While there are numerous games you can play, we recommend “Alphabet Hopscotch” for its versatility. Alphabet Hopscotch can be played as the hopscotch game we all loved as kids (just with letters inside the squares), as the block version below, as a “hop and move” game (second photo), or any variety of ways you can imagine.
Sidewalk letter games are great for children who learn best by doing and being physical./Buggy & Buddy
Use actions to make the letters more memorable./No Time For Flash Cards
Playdoh Letters is another fantastic game you can “play” in so many different ways. Playdoh Letters are great for kinesthetic and visual learners because of their tactile nature. Use Playdoh to make letters for your child to touch (identify) or have them make Playdoh Letters based off of alphabet letters written on paper or shown on a screen. A child can also stamp letters into the Playdoh, or use magnetic letters or alphabet cookie cutters to make letters. Use Playdoh Letters for audio learners by saying the letters and having your learning choose the correct one, then have them pronounce the letter back to you.
Another great activity for letter learning is the alphabet puzzle. Puzzles are fantastic for kinesthetic and visual learners because children get to touch and move letters around, as well as see them in 3D. Use them for audio learners by saying aloud and having your child say the letter once they’ve put it in its correct slot.
Ok, so we know it’s not exactly a game, but reading can really help a child on his or her journey to learning the alphabet. Reading exposes learners to seeing letters on a page, and hearing the letters being pronounced helps them understand letter sounds. Reading also helps children understand how letters can be used to form words and trains them to know English reading is done from left to right and top to bottom on a page.
Alphabet Learning Games for Students With Different Learning Needs
There are also alphabet learning games available for students with different learning needs (i.e.: for the blind and deaf). Below are a few links we recommend checking out for games using American Sign Language and Braille.
Sign Language Learning Games (for Learners Who Are Deaf)
Braille Learning Games (for Learners Who Are Blind)
The internet is full of great resources for teaching and learning the alphabet. We recommend searching through Pinterest and YouTube for alphabet learning games. There are also a ton of free resources available on various websites and blogs (e.g., those by parents and teachers) that can be found using your favorite search engine.
Here are a few we recommend:
The Most Common Mistakes Made When Using Alphabet Games (and How to Avoid Them)
Unfortunately, finding fun alphabet games is only the first step. If you want to help a child learn their letters efficiently, make sure to avoid these common mistakes.
#1: Teaching the Alphabet in Order
Believe it or not, teaching the alphabet in order from A-Z is not the most effective or useful way to learn the alphabet. This is because we want to ensure children not only memorize their letters, but that they know them by sight and sound independent of the alphabet order. Instead, try teaching the letters in groups to both break up the alphabet into chewable nuggets and to give your child a chance to distinguish small words.
For example, teaching a child the letters in their name can be a fun, easy way to get started. Not only will they hear and see those letters on a regular basis, they’ll also have a simple word to learn that ensures they know each letter in their name by sight and sound. Once a child can identify a letter by its name, it’s easier to move on to learning the letter sounds.
Another trick is to teach groups of letters that can make small words. Say you focused on the following group of letters: B, P, N, D, E. Once a child has learned those letters, they can begin to identify small words such as: den, bed, pen, etc.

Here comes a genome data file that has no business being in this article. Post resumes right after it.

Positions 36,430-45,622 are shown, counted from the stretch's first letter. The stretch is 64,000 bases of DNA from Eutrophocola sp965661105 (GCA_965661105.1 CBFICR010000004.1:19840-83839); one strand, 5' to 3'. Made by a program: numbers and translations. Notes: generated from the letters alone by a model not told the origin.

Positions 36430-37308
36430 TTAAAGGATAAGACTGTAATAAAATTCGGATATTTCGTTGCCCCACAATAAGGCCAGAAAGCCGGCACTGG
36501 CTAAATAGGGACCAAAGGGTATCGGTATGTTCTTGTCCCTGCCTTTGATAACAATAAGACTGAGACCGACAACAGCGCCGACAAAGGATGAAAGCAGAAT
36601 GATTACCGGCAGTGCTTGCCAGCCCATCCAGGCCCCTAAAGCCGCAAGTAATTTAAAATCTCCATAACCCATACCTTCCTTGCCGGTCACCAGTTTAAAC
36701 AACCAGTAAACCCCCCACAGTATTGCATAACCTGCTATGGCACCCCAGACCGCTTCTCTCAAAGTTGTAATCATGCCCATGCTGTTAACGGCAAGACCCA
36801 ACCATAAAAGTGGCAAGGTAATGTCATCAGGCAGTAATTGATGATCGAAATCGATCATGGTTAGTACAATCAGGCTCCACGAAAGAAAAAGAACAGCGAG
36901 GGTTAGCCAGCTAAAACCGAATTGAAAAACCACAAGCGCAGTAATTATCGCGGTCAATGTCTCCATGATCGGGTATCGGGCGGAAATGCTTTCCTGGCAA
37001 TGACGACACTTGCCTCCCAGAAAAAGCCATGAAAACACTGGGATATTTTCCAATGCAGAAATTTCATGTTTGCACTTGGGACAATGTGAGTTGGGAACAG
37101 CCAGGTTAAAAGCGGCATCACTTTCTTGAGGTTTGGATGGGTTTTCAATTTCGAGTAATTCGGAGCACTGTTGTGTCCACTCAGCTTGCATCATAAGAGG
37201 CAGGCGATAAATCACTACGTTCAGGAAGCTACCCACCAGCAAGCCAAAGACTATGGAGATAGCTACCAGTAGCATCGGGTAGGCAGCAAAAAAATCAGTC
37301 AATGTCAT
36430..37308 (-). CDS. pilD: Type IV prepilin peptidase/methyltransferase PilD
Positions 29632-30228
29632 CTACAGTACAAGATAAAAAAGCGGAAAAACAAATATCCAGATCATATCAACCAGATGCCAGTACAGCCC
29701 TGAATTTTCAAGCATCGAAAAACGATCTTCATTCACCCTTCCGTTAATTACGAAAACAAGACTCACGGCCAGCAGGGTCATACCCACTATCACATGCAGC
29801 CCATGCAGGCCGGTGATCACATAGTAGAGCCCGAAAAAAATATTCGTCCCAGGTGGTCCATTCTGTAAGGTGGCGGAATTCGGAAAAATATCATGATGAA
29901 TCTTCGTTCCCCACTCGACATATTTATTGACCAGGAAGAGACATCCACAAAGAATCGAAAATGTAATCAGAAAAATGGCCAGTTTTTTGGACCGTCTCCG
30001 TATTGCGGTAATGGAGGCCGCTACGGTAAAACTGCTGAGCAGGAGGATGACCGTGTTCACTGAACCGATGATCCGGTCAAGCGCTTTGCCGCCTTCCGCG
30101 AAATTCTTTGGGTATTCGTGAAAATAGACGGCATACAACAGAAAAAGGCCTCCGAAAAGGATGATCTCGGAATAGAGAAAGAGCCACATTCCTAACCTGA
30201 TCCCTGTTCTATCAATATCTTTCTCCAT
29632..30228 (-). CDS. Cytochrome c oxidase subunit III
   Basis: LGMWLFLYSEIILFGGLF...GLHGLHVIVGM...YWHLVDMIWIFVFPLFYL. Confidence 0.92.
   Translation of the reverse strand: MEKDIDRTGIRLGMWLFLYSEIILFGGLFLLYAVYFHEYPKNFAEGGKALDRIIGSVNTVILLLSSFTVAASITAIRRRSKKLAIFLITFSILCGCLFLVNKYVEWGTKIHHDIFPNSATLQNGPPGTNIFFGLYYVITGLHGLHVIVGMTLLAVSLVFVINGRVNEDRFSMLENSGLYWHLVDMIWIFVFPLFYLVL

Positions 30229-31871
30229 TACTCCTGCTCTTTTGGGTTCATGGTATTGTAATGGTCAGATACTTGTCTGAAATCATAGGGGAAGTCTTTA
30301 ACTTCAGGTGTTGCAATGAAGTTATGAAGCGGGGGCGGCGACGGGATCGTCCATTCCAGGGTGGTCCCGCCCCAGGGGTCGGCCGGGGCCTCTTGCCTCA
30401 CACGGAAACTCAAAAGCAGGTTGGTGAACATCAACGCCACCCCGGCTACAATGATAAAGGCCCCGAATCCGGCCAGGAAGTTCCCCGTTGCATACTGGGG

#2: Not Making Alphabet Games Hands-On Enough
Learning the alphabet and playing alphabet games should be a dynamic, engaging process. Children love to move, touch, see, and interact with the world around them, and alphabet games should tie into that enthusiasm easily. Relying too heavily on methods like worksheets can lose a child’s interest and decrease the likelihood that they’ve truly learned their letters and can distinguish them in and out of their alphabetic order.
#3: Not Mixing It Up
Avoid the temptation of using the same two or three games over and over. As with anything, variety is the spice of life. Keep minds interested and engaged by changing up the types of games used to master letters.
#4: Not Being Consistent
Practice truly makes perfect when it comes to letter recognition and ABC learning games. One simple way to keep children invested is to use everyday objects as a chance to learn. Try labeling objects around the house that a child will come in contact with throughout the day and every time you see them interact with that object, use a simple word to help them connect it back to the alphabet.
For example: when your child sits on a couch, you can point to the label and ask them what object they just sat on. Then say the word “couch” and/or have them say the word and the letter it starts with (i.e.: “C” is for “couch”).
#5: Not Celebrating Each Success Along the Way
Learning the alphabet is an incredible accomplishment! But there are 26 letters to learn and each one mastered is a reason to celebrate. Give your learner a sense of accomplishment by encouraging them and cheering them on every time they learn a new letter.
There is no single correct way to teach the alphabet. However, the more fun, dynamic and engaging you make it, the more your learner will remember his or her letters. The more they remember, the better prepared they’ll be to learn to read.
Be sure to mix up the types of alphabet games you play by using letter recognition game ideas on Pinterest, YouTube and blogs (like ours!). Be consistent and don’t forget to celebrate every learned letter as its own accomplishment.
Looking for more learning games? Be sure to read our complete learning games guide.
Already reading? Check out the 9 Literary Elements You’ll Find in Every Story.
If you need a break from letters, learn about the Most Common Shapes and How to Identify Them.
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Brittany Logan graduated from Columbia University Graduate School of Journalism with a Master of Science with Honors. She has a dual-degree Master's from Sciences Po School of Journalism in Paris, and earned her Bachelor’s in Global Studies from the University of California, Santa Barbara. She has spent several years working in higher education- including as an English teacher abroad and as a teaching assistant in science writing at Columbia University’s Earth Institute.